Deadly Earthquakes and Tsunamis

It is likely that, within our lifetime, we will see a big earthquake ravage a populated area, such as northern Los Angeles, San Francisco, Tokyo, or Istanbul, to name a few major cities. These are earthquakes waiting to happen. It is inevitable that we will see a big one in the United States. It's not a matter of if; it's a matter of when. But it's black magic to predict precisely when such an event will happen, as earthquake prediction is still an infant science.

How powerful was the Chilean earthquake? It packed 500 to 700 more energy than the Haitian earthquake. When you go from a 7 to 8 on the Richter scale for earthquakes, the energy goes up by 32 times. So, going from 7.0 to 8.8, you find an increase in energy of about 500 to 700 times!

Why were so many more people killed in Haiti? Many reasons. First, earthquakes do not kill people; buildings and structures kill people. Chile has a long history of monster earthquakes - the 1960 earthquake was the largest recorded in modern history and hence a longer history of enforcing building codes. The last major Haitian earthquake was two centuries ago, so building codes were routinely ignored. Second, there are other factors (proximity, population density, warning time, etc.)

Are we seeing more earthquakes? Not really. Okinawa registered a 7.0 earthquake, comparable to the Haitian earthquake, just before the Chilean earthquake, but got no coverage. The point is that the media only focuses on earthquakes which hurt and kill people, not the ones which pack the most energy.In 1811 and again in 1812, a huge earthquake hit the Tennessee-Kentucky area when the New Madrid fault gave way. It was so huge that the Mississippi River even ran backwards. Back then, population densities were very low, and national media did not exist, so most people have never heard of it.If it happened today, the damage could be incalculable.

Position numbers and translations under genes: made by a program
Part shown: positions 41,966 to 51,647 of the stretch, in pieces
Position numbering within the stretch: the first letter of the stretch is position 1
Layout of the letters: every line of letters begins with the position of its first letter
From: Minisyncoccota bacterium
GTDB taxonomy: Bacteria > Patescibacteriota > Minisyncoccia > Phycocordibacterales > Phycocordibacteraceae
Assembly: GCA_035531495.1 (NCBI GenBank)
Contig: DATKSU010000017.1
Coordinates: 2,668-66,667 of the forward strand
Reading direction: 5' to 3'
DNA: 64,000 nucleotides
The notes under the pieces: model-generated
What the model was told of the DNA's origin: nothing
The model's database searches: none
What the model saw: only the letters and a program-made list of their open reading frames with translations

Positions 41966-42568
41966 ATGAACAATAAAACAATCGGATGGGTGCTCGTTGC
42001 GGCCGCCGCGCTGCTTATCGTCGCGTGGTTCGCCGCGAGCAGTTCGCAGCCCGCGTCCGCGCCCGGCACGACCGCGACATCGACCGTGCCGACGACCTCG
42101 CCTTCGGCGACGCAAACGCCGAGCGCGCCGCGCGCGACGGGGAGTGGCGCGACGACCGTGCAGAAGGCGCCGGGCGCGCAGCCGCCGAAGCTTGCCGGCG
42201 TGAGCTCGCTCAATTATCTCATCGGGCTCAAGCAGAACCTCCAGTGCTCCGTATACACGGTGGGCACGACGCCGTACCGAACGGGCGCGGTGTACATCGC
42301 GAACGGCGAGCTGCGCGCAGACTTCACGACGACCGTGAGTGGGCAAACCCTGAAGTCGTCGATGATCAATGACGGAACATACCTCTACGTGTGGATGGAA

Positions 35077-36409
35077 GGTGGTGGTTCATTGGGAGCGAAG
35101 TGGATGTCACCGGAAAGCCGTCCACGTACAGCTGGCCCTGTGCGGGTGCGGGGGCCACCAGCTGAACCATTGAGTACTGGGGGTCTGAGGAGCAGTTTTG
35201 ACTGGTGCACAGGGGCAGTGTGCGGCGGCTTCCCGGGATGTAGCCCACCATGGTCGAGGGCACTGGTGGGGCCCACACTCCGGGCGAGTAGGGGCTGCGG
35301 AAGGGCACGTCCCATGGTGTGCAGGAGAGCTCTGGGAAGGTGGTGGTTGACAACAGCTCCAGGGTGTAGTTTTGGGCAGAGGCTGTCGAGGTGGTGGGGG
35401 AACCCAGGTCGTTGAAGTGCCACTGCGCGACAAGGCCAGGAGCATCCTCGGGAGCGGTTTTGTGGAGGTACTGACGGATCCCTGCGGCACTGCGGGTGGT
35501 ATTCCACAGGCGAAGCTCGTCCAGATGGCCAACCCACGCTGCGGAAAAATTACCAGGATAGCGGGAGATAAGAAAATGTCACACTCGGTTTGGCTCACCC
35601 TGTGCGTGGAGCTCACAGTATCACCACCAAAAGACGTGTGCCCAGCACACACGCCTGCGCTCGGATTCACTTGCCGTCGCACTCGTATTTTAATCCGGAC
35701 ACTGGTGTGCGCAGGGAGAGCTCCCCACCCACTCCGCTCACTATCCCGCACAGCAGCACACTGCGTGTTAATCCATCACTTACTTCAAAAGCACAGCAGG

In 1964, the Great Alaskan Earthquake hit the US with a magnitude of 9.2, making it the second largest earthquake ever recorded. But again, population was low and the media did not carry the story. The San Andreas fault, running 800 miles through California, is unstable. It last erupted in 1857 and again in 1906. My grandfather was in the 1906 San Francisco earthquake. According to the US Geological Survey, there is a 62% chance of a big 7.0 earthquake hitting San Francisco in the next 30 years. A 7.0 earthquake would kill 7,000 to 18,000 people in Los Angeles, according to the USGS. Property damage could run upwards of $250 billion, depending on precisely where the earthquake hit. If the 1906 earthquake were to re-strike the San Francisco area, it would kill an estimated 5,800 people.

Because of budget cuts, California is vulnerable, despite spending on reinforcing its infrastructure. According to the USGS, a big earthquake would destroy all freeways in the San Francisco or Los Angeles area. Also, the Port of Los Angeles would be closed, causing an estimated $36 billion dollars damage to the economy. In 2002, a study found that 2100 out of 9600 schools were not guaranteed to hold up in case of an earthquake, according to the state's architect's office.

What causes a tsunami? A violent sinking of the earth's crust along a fracture under the ocean causes massive water waves. These waves can travel hundreds of miles per hour, like a jet liner. The waves themselves are only a few inches tall, but very, very deep. So an ocean liner may not even know that it was hit by this wave.